India tried to make deleting instant messages and e-mails illegal

22 Sep 2015 | Author: | No comments yet »

13 things to know about WhatsApp encryption.

New Delhi: The Centre on Tuesday withdrew a controversial draft National Encryption Policy following a public outrage over government’s plans to snoop on every message sent through WhatsApp, SMS, e-mail or any such service.A new proposed addendum to the encryption policy clarifies ‘encryption products’ exempted from the policy include sites such as WhatsApp, Facebook, Twitter, payment gateways, e-commerce and password based transactions and more. Addressing a press conference in the national capital, Union I&B Minister Ravi Shankar Prasad said, “An expert committee, after elaborate study, had recommended the need for an encryption policy on social media.”” However, I want to make it clear that Draft Encryption Policy released yesterday is only a draft, and not the view of the Government, the Minister added. However, the government later on exempted Web and messaging services used by masses like WhatsApp, Facebook and Twitter from the proposed new encryption policy after an outcry.

The draft was formulated by an expert group set up by the Department of Electronics and Information Technology (DeitY) under Section 84A of the Information Technology Act, 2000. The rather stringent clauses in the draft raised questions over how popular communication channels such as instant messaging, banking, social media as well as e-commerce would be handled.

According to the draft, the government wants to ‘provide confidentiality of information in cyber space for individuals, protection of sensitive or proprietary information for individuals & businesses, ensuring continuing reliability and integrity of nationally critical information systems and networks, which is great, but some parts of the documents simply say otherwise. Encryption products used in Internet banking and payment gateways, and those used for e-commerce and password-based transactions will also be exempted.

Banks and e-commerce sites use this to protect one’s financial data, while government sites and other messaging platforms use it to protect one’s private data. The draft policy introduced under Section 84 A of the IT Act, 2000, says all the electronic information and communication will be introduced under the policy. The new policy states, “Only the government defines the algorithms and key sizes for encryption in India, and it reserves the right to take action for any violation of this policy.” Businesses will have to keep all encrypted data and make it available to law enforcement agencies as and when demanded. Another contentious point of the draft said users “shall reproduce the same Plain text and encrypted text pairs using the software/hardware used to produce the encrypted text from the given plain text.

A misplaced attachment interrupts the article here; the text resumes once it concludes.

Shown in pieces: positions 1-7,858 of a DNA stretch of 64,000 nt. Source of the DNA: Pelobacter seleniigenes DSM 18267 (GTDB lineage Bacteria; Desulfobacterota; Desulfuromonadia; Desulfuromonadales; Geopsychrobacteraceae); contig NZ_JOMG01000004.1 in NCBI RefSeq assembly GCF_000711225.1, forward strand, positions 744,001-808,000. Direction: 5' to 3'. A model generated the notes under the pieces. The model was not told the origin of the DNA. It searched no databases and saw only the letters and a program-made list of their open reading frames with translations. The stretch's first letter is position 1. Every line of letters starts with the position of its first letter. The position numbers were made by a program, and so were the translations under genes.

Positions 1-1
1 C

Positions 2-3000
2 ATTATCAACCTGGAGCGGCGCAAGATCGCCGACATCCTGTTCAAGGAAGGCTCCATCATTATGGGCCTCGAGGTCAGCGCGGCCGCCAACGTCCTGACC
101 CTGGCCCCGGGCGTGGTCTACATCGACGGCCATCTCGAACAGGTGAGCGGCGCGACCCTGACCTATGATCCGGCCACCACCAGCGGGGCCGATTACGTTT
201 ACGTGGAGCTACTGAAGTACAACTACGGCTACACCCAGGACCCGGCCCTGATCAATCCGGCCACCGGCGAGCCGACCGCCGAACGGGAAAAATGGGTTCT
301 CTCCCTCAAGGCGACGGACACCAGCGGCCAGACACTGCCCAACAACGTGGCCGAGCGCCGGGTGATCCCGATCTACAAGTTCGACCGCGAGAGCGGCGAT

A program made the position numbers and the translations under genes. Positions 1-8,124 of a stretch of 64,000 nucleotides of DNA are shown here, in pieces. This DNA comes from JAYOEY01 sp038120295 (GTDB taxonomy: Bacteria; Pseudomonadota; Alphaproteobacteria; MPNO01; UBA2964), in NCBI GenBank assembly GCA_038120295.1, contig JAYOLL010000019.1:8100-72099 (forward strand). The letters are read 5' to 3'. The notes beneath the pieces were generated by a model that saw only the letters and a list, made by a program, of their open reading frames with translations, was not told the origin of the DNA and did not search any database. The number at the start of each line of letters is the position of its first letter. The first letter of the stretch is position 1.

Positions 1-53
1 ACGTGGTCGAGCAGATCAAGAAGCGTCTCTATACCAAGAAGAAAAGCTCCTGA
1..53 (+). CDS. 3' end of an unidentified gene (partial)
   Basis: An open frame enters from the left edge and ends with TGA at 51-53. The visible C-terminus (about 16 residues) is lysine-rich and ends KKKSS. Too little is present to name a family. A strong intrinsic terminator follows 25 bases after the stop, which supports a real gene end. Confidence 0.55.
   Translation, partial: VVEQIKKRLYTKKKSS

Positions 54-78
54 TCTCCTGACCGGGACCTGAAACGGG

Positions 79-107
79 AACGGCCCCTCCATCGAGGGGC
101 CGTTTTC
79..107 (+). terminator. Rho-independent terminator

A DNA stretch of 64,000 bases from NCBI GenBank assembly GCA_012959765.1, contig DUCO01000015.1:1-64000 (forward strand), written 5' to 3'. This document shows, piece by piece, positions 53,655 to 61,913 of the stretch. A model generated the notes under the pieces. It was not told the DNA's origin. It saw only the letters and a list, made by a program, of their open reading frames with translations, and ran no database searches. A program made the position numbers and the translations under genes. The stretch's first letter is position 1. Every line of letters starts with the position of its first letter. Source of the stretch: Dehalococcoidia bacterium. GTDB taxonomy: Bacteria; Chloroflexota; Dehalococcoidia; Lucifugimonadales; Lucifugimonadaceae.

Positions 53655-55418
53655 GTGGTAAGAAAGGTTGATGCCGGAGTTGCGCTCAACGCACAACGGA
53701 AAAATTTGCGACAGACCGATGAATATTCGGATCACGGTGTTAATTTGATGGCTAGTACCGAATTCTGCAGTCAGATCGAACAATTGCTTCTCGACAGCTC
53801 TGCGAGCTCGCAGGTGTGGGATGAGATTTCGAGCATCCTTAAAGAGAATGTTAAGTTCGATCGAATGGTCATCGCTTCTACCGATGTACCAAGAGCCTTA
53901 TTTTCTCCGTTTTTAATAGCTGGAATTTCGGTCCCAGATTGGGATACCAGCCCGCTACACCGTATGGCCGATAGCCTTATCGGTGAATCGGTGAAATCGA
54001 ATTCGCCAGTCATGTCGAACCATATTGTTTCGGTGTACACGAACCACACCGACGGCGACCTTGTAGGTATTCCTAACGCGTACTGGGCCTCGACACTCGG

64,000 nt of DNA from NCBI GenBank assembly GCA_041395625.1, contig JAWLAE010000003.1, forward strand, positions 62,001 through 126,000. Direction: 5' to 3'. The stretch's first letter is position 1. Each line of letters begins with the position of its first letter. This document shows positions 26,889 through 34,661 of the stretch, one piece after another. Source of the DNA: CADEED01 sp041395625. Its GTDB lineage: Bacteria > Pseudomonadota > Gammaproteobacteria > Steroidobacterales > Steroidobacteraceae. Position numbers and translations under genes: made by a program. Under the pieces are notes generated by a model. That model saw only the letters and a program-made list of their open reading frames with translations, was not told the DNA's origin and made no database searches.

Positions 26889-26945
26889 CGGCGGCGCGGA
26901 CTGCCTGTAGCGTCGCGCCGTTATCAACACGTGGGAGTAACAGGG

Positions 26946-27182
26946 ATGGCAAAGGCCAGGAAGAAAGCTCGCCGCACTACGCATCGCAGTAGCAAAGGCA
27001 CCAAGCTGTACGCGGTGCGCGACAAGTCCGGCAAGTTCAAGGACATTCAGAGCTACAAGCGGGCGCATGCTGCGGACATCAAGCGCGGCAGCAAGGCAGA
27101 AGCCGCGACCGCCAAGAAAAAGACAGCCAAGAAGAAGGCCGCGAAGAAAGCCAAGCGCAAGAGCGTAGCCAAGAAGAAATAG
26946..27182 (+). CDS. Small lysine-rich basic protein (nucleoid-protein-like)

We are talking about one’s private date here. “Service providers located within and outside India, using encryption technology for providing any type of services in India must enter into an a pact with the government for providing such services in India,” reads the draft. According to Pavan Duggal, an advocate who specializes in cyberlaw, the ISP license conditions formulated in 1999 mandated 40-bit encryption standard as de facto. As per the amendment, the government may only prescribe the modes or methods of encryption “for secure use of the electronic medium and for promotion of e-governance and e-commerce.” To prevent an intruder from getting access to your private messages through servers, messaging services like WhatsApp and Google Hangouts use end-to-end encryption.

This means that your messages are converted into a different format before being transmitted and the capability to convert them back to text or the ‘key’ is only available with the other user on his/her device. WhatsApp, Google Hangouts, Skype, Apple iMessage, Telegram, Viber, Line and BlackBerry Messenger use encryption to convert your chats to some undecipherable code that can be only decrypted by the recipient.

According to cyberlawyer Pavan Duggal, the policy document has been drafted with a PC-era approach totally neglecting the implications on mobile phones. This policy could make the encryption of personal data meaningless since the users – despite having an encrypted copy – would also need to keep a backup in non-encrypted format in another storage product.

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